On July 3, 2019 the National Employment Lawyers Association (NELA) and The Employee Rights Advocacy Institute for Law & Policy (The NELA Institute) joined the Impact Fund in filing an amicus brief in the United States Supreme Court (S.C. 17-1618, 17-1623, 18-107) in support of LGBTQ workers. Impact Fund, NELA, and The NELA Institute filed this brief in support of the Petitioners in Bostock v. Clayton County, Georgia and Altitude Express, Inc. v. Zarda, and Respondent in R.G. & G.R. Harris Funeral Homes, Inc. v. E.E.O.C., addressing not only the pervasive workplace discrimination LGBTQ workers face, but more importantly the lack of clarity that exists in applying workplace protection laws to those who are discriminated against on the basis of sexual orientation or gender identity.
The amicus brief, written by Impact Fund’s Lindsay Nako and David Nahmias, working in close collaboration with NELA members, focuses on the circuit split in the treatment of discrimination on the basis of sexual orientation. This is further confused by the existing consensus among the circuits regarding discrimination based on transgender status. As the brief notes, “The three decisions under review underscore the unpredictability in the law for LGBT people. Faced with similar factual scenarios, the Second Circuit and the Eleventh Circuit reached opposing conclusions on the question of whether discrimination based on sexual orientation is unlawful sex discrimination under Title VII. Meanwhile, the Sixth Circuit’s ruling in favor of Ms. Stephens reflects the nearly unanimous consensus of courts that Title VII protects transgender or transitioning status, as well as gender identity.”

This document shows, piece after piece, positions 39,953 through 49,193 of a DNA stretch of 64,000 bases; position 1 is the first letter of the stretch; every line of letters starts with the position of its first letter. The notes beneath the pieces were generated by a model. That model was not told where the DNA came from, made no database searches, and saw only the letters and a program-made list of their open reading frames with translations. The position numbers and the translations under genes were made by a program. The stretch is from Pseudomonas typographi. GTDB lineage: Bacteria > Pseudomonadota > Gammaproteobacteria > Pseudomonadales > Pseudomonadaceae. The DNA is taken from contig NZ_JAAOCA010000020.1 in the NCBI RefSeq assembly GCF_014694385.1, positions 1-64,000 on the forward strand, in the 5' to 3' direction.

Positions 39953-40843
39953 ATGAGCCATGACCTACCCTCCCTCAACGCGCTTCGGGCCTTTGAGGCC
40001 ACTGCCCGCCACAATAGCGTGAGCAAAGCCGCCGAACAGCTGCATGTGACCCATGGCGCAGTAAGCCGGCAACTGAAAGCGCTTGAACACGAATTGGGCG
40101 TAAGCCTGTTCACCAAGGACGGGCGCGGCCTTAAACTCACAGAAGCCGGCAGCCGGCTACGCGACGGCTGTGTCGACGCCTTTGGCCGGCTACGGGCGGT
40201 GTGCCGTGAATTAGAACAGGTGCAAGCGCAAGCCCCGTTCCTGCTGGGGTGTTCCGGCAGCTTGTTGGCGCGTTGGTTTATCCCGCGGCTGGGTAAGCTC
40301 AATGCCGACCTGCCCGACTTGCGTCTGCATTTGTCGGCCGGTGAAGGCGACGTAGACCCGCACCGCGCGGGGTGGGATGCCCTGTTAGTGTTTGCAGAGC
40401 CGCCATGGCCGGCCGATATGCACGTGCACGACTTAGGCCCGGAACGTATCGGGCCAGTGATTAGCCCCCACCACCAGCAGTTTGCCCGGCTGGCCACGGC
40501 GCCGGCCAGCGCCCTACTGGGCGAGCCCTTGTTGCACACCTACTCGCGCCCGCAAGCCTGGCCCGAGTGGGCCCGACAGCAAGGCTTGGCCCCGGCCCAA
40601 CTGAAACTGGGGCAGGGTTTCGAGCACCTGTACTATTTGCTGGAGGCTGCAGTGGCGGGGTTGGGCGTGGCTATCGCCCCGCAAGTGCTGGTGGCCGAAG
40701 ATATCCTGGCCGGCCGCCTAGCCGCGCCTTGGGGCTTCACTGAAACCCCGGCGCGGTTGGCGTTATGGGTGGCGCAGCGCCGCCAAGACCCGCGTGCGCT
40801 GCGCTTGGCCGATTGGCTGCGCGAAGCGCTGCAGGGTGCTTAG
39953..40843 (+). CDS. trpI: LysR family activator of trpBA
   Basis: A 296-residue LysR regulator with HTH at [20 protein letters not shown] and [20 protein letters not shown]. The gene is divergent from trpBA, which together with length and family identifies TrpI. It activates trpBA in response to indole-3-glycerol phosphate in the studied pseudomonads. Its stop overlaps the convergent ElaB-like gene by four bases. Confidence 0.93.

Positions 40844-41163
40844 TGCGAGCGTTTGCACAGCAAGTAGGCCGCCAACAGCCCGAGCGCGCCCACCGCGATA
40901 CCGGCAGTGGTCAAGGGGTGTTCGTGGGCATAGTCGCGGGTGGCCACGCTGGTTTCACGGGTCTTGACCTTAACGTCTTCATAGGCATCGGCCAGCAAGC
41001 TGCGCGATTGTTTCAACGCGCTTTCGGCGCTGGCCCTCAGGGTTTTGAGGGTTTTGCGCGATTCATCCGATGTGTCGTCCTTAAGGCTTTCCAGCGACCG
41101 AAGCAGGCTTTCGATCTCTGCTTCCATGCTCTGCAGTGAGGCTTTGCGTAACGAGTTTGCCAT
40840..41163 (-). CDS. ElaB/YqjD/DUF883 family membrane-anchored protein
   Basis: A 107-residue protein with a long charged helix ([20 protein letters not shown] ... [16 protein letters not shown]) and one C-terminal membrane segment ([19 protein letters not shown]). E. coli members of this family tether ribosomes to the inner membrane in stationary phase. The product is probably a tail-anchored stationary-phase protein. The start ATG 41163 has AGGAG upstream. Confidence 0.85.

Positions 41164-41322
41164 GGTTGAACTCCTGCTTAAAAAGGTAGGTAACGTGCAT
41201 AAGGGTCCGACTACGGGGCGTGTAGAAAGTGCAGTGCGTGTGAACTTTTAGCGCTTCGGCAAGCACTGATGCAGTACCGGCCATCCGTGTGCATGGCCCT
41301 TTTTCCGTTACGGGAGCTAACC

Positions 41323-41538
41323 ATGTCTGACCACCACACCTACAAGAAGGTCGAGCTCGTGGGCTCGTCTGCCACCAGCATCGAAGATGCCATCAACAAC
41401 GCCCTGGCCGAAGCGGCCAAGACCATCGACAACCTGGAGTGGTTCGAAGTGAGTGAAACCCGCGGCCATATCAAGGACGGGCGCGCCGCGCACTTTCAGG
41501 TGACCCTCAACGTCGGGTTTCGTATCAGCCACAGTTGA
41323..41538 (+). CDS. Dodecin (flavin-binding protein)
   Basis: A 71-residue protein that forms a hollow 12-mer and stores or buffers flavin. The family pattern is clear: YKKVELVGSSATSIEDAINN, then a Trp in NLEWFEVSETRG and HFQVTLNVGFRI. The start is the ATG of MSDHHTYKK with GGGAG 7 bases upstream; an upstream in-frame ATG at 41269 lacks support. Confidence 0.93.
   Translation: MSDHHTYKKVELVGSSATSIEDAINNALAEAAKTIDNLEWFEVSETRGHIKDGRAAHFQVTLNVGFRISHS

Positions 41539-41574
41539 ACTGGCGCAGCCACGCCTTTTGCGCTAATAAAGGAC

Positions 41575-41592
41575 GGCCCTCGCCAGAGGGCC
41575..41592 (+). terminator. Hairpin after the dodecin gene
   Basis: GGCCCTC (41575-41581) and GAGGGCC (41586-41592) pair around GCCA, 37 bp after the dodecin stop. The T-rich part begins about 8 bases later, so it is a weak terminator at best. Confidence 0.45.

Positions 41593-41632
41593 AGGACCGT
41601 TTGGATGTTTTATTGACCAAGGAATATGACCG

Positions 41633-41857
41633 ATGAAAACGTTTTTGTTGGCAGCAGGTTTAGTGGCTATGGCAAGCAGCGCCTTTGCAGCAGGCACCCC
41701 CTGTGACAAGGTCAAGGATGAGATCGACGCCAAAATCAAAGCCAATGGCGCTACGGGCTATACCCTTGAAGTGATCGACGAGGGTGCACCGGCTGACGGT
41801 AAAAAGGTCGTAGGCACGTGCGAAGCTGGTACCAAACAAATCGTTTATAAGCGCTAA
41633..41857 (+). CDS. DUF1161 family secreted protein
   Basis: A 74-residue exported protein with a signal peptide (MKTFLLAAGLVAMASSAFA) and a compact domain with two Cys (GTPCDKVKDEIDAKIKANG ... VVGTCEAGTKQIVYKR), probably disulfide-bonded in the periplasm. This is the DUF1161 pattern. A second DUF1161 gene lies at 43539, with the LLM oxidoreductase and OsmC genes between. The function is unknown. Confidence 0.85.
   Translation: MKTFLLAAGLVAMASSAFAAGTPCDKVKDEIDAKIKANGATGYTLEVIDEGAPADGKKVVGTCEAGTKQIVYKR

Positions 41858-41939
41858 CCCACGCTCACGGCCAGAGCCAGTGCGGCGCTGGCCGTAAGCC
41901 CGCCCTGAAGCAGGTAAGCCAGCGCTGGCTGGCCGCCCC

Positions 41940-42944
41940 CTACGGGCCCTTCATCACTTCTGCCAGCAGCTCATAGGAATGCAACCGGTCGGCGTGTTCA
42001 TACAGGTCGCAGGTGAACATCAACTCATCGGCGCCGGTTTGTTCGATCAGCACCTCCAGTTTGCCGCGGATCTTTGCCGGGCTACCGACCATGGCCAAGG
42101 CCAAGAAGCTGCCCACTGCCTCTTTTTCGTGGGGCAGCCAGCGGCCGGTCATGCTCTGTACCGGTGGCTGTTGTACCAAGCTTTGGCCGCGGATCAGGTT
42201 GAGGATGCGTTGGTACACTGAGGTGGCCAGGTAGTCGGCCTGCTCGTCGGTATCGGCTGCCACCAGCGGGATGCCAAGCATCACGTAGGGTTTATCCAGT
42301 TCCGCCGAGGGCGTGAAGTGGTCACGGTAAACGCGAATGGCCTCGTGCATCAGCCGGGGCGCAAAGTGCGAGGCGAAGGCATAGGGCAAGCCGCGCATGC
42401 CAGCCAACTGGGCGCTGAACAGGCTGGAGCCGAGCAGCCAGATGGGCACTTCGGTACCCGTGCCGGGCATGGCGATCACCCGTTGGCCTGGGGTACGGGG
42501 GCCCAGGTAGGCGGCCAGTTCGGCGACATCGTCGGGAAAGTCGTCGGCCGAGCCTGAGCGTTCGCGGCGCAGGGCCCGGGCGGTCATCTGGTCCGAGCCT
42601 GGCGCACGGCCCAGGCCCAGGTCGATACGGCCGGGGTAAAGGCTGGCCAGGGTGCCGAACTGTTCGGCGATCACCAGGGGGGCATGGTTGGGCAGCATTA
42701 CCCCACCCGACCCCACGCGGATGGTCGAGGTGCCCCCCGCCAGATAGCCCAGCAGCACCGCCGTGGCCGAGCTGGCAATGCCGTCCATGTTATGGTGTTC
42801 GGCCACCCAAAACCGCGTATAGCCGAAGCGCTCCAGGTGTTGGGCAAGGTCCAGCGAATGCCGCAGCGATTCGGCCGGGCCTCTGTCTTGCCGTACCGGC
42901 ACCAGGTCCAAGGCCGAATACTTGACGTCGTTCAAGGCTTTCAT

The brief also addresses the societal impact that this judicial confusion causes. Rates of discrimination against LGBTQ individuals in the workplace are much higher than those of other workers. LGBTQ low-wage workers, LGBTQ workers of color, and LGBTQ immigrants face even higher rates of workplace discrimination. Many LGBTQ workers remain closeted at work, unsure if Courts can and will hold those who discriminate against them accountable. As the amicus brief aptly argues, “Clarification from the Court that Title VII’s prohibition of sex discrimination includes that based on sexual and transgender status is necessary to eliminate an arbitrary carve-out to Title VII that has confused courts and wrongly denied LGBT workers access to its protection.
NELA and the NELA Institute are proud to stand in support of the rights of LGBTQ workers.